The day when humankind first stepped on the moon, Peggy (my wife) and I were peddling from the West Coast to the East Coast of Malaysia, across the forested spine of that country on “sit-up-and-beg” bicycles, in other words without the benefit of gears.
I was gungho. In KL we had just unwittingly broken a dust to dawn curfew. We were in the middle of a national emergency, caught in the middle between the Chinese and the Malay…the threat of violence, spreading throughout the country…hadn’t kept us from continuing our bicycle tour. When caught outside after dark (which happened more than once), we were told to sing in English so that no one would mistake us for natives. This apparently worked, or so we thought, because we didn’t have any trouble. I should say we never felt unwelcome. We stayed with Chinese, Indians, and Malays. Often we didn’t have a choice of where to stay. Most of the time people, people we had just met, insisted that we stay with them.
Never knowing where we’d end up each night, our lodging for much of the trip depended on hospitality; from nipa hut simplicity to plantation house luxury, from the cheapest hotels filled with prostitutes to Methodists parsonages with names and address of other ministers, the reception we got was always the same. Our memories of Malaysia will always be pleasant. But it didn’t take us very long to realize that the struggles and life and death situation in that country were anything but fairytale; again at that time, there hadn’t been any reconciliation between the Malay and the Chinese.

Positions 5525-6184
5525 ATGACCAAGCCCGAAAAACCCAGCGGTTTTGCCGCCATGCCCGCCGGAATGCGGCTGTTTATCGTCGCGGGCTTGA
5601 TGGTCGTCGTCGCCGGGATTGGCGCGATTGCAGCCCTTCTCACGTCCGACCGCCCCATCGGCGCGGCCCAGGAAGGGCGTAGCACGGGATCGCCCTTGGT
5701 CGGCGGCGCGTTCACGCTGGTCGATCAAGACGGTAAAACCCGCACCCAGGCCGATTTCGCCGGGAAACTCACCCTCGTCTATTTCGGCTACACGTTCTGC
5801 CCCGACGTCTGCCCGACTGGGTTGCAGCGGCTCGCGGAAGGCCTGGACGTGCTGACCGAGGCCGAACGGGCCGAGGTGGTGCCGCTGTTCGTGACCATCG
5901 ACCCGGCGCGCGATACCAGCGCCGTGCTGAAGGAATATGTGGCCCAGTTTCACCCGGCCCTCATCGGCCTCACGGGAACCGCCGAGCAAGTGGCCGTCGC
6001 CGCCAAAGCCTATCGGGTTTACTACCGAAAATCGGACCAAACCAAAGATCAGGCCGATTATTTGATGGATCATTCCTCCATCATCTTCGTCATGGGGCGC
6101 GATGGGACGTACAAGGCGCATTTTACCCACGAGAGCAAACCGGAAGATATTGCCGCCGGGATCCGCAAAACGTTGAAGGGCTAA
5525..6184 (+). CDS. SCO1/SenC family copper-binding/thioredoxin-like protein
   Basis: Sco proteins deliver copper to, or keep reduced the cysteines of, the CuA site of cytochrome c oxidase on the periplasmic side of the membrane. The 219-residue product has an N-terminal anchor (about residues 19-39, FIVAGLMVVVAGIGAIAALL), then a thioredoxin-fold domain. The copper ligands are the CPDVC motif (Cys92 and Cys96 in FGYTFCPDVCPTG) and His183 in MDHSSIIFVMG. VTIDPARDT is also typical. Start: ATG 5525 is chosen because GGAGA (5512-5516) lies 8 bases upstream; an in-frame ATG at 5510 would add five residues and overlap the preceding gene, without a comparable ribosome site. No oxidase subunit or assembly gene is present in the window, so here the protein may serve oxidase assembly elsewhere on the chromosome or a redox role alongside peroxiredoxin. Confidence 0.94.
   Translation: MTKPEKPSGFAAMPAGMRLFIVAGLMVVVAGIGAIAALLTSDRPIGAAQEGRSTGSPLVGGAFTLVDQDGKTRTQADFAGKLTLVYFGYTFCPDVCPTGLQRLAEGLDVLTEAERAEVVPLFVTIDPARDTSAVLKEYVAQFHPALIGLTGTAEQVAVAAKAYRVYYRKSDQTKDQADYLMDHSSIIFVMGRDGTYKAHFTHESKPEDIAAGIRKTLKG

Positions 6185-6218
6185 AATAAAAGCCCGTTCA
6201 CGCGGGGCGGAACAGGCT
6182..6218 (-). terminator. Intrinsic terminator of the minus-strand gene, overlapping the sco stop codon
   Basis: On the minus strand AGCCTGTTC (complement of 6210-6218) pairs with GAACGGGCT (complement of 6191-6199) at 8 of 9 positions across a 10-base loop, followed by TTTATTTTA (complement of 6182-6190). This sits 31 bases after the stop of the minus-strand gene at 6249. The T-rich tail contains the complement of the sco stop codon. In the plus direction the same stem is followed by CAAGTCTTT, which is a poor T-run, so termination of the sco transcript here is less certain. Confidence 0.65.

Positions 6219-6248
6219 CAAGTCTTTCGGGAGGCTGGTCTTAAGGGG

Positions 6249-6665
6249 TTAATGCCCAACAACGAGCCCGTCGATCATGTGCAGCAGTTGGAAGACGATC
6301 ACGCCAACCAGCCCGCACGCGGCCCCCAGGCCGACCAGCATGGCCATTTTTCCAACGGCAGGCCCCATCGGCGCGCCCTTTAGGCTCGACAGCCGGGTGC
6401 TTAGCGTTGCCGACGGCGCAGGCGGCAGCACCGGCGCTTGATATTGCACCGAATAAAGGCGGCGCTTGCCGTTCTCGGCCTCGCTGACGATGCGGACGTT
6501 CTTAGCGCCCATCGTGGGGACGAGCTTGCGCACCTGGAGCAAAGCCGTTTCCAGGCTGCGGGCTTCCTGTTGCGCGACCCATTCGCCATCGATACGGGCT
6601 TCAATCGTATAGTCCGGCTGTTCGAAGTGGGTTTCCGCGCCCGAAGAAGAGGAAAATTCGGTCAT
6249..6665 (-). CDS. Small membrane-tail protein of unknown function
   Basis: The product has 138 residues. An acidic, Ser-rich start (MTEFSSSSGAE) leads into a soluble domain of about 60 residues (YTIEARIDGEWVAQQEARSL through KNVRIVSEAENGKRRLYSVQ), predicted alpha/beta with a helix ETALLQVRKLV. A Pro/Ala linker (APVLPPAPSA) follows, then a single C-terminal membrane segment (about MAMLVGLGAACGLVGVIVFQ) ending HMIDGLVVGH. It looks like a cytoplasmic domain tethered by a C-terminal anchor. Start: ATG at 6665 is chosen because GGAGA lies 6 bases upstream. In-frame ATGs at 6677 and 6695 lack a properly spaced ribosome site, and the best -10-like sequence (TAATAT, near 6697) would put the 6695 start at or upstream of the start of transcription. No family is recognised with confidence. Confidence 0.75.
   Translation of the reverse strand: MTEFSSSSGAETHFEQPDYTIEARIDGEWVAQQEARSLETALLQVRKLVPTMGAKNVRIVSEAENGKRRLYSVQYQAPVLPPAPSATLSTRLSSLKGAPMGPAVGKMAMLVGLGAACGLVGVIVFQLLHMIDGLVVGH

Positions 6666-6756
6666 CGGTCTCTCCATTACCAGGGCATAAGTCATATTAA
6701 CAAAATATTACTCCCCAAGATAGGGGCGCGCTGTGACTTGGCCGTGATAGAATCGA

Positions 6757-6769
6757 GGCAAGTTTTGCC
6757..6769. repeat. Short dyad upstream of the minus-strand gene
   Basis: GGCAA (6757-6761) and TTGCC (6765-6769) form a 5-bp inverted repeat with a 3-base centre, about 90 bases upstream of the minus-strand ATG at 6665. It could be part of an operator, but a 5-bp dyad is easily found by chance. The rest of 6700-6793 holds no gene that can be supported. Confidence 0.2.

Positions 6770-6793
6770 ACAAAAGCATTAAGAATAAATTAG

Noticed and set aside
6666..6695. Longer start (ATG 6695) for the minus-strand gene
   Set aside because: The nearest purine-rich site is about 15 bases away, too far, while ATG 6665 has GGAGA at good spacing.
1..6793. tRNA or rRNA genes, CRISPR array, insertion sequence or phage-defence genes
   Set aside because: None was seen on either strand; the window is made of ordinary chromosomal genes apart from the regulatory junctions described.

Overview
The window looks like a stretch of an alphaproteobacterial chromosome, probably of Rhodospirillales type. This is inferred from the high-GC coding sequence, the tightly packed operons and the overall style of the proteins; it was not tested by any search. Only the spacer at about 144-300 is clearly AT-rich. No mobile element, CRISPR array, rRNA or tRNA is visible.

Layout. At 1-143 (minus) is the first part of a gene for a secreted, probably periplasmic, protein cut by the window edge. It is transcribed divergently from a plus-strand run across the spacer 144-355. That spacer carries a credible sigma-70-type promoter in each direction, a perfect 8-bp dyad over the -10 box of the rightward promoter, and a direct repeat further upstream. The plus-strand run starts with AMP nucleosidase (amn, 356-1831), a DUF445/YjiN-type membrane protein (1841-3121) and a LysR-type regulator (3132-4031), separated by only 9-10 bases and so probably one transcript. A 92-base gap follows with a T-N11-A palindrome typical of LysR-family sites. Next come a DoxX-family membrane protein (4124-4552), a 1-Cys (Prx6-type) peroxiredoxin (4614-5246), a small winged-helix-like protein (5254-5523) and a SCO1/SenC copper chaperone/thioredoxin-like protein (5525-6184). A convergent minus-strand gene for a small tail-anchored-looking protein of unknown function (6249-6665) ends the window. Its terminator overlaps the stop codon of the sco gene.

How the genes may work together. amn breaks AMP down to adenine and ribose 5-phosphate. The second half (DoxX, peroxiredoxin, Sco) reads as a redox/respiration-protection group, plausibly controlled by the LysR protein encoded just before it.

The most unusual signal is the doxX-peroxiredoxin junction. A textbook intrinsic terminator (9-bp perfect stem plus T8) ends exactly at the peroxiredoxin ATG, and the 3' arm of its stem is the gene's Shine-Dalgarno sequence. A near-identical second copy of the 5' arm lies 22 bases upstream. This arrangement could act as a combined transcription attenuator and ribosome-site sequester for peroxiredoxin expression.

Now that was far in the past. But hopefully much of the countryside along the road or highway between the East Coast and the West Coast hasn’t changed that much. That there is still forest and a way to see tapir; and the whooping of gibbons can still be heard. On the East Coast, we were lucky to get to spend a night on the beach with huge leatherback turtles while they laid their eggs in the sand. It was kind of sad, after all of the struggle, to see their eggs immediately retrieved (some for the market and others for the hatchery). Hopefully, these people did their job; and the leatherback hasn’t gone extinct. And what about men with monkeys trained to harvest coconuts from trees? Can they still be seen as they were then, or have they vanished? Perhaps, here as everywhere the pressures of development have brought about change. We can hope those changes have been positive for everyone. But there is another side of me that wishes they’d leave things alone. That thinks people can have it all ways. Now remember we tackled that coast during a time when people were first walking on the moon and all we could see was success.
Times are different now, and we can no longer afford to go to the moon. That’s odd. In front of my computer, in late afternoon on a windy autumn 2008, with no hope of returning to Malaysia, I’m forced to set other priorities for myself, like be realistic for a change and view this situation I find myself in as an opportunity.
To view failures as successes…at this late date…may seem strange too. It was like when someone recently took something away from me…oh, but it made me angry; like I’d put so much of myself into the project, like two years of my life and most of my financial wherewithal; and not have people value what I created. Like what was I going to do after that and how was I going to continue when most of what I wanted and work for was gone? But luckily, in my case, gloom and irritation only lasted about a day. There was my study cluttered and in disarray, and books unread or hazily remembered, waiting. One old man with his study and books got to work and discovered some new things, and so far they seem to be totally original with him. And, oh how rare is that!
More later, Randy Ford